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Thursday, February 29, 2024

Doug's Domain

Doug Vetter, ATP/CFI

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November 12, 2006

First DIY Brake Job

I finally managed to assemble all of the parts, tools, and shop equipment I'd been amassing the last six months and tackle the brakes. Rather than detail the process here, I wrote up a separate DIY article you may find helpful. Bottom line, brake jobs on BMWs are very straightforward if you have a modicum of patience and mechanical ability.

Let's review the costs. As much as I've bitched about book labor, my dealer has never given me any discount on labor. Since book labor on a brake job is 2 hours per axle, at $102/hr we're looking at $408 in labor alone. I have traditionally received a discount on parts only when I walk up to the parts counter and buy them myself (very strange, but true), so when I consider a retail parts cost of $477, I arrive at a dealer cost of $910. Because I was able to do the job myself, I paid no labor charges per se, and I also managed to get a $135 discount on parts courtesy of Tischer BMW and my BMWCCA membership. $910 - $340 results in a net savings of roughly $570.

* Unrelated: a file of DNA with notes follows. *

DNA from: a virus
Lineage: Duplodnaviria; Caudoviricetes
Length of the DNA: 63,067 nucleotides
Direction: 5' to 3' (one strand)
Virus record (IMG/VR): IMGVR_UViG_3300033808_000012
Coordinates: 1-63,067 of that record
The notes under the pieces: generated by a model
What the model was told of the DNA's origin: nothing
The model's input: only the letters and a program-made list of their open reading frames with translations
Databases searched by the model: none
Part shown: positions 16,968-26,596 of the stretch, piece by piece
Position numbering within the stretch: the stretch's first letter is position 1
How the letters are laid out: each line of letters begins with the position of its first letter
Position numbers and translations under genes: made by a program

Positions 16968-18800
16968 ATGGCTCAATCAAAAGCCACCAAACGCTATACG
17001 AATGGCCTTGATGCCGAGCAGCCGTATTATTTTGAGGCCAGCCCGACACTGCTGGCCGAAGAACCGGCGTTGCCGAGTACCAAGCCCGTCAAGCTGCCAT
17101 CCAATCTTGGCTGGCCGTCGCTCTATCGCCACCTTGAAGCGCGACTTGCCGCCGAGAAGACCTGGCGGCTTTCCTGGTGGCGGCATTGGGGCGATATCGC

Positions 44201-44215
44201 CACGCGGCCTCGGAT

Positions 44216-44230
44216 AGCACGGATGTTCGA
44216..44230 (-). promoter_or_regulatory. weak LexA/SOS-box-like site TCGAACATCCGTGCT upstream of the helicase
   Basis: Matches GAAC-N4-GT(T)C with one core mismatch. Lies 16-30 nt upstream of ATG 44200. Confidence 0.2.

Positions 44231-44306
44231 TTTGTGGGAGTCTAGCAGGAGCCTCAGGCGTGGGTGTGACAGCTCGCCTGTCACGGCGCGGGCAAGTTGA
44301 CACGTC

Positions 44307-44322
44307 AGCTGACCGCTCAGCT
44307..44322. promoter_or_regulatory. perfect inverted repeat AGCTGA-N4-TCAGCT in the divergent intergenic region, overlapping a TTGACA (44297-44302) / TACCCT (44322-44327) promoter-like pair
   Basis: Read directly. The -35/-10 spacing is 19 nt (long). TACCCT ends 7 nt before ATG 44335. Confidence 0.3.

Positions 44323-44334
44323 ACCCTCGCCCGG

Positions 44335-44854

Now, I won't kid you -- I had to buy some tools to do this job, and my time isn't exactly worthless these days, so the real world savings is lower than that, but when I consider what a great learning experience and confidence builder this has been, the effective worth is much higher than the raw numbers suggest.

Mileage: 135225, Parts: $340, Parts Discount $135, Labor Saved: $433, Total DIY savings: $570.